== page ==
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Interactive Resources in Moodle

blendedlearning's picture

If you would like to create your own interactive materials, Moodle offers several advantages. In addition to being relatively easy to use, even without coding ability, Moodle's extensive wiki "MoodleDocs" is full of instructions, explanations, and best practice suggestions.

Related resources:
Creating Quizzes on Moodle
Creating Flashcards on Moodle
Moodle Scheduler

  • The Moodle Quiz and Lesson activities allow you to do some fairly complex things, but you can also ignore the advanced features and still create something workable when you are just starting out. MoodleDocs and MoodleNews provides suggestions for creating effective quizzes using their tools, as well as best practices. For an alternate perspective on using Moodle quiz features, Wikiversity has an extensive page featuring a professors exploration and use of the tool.
  • Anything you develop in Moodle can be imported into your other Moodle courses (and exported in formats for other LMS, although not always as cleanly). This means:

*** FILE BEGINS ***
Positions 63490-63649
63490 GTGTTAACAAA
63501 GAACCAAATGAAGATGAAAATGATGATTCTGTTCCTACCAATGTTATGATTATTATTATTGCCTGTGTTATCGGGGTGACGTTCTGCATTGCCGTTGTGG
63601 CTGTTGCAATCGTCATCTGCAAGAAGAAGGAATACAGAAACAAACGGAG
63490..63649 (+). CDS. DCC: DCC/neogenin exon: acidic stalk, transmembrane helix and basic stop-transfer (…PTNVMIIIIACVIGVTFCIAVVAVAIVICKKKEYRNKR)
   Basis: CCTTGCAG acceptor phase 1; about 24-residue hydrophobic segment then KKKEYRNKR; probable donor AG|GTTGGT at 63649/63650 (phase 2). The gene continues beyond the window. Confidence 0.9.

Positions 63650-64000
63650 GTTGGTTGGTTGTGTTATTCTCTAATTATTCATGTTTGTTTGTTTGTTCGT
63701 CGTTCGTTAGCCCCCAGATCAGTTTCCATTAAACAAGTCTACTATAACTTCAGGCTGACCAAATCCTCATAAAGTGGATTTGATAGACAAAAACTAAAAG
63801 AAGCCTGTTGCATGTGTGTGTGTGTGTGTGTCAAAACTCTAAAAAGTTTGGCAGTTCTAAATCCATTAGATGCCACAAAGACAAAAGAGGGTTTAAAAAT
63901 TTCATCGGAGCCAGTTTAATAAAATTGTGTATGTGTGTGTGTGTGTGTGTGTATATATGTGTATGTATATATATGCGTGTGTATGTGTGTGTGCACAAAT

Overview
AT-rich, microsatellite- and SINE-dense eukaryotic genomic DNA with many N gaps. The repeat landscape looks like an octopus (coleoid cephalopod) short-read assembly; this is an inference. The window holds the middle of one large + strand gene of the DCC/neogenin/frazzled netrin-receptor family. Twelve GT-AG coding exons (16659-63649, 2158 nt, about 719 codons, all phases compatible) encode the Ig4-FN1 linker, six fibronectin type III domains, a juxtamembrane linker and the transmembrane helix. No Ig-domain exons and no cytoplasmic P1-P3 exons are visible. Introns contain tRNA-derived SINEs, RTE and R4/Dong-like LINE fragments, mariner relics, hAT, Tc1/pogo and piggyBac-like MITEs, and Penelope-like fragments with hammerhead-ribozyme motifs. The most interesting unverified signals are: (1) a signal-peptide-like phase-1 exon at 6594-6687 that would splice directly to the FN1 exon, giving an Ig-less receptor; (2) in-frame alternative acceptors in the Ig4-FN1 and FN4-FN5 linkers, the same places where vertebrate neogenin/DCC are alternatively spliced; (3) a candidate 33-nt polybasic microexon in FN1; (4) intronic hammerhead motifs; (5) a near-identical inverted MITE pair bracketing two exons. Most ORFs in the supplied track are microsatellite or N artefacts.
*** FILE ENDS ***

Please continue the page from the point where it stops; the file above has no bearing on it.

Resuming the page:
• You can reuse and re-invest in materials. For example, you might just set up questions for the first iteration, and adjust the answer choices and add context-specific feedback as you get data on how students respond.
    • You can share materials with other instructors. You can use the import/export features to share .zip archives of resources with anyone. You can enroll another user as a "Teacher" in your course, which includes permission to export. The Moodle community has a forum for exchanging course materials as well.

Moodle activities have fairly sophisticated, built-in features for assessing and tracking students. Some types of questions can be auto-graded and give students immediate feedback. Even where auto-grading isn't possible, however, a Moodle question can foster student learning by prompting students to articulate their understanding of material, by providing generic feedback to guide their self-assessment of that articulation. In all cases, instructors can use the real-time data generated to keep abreast of how well students are mastering concepts or skills.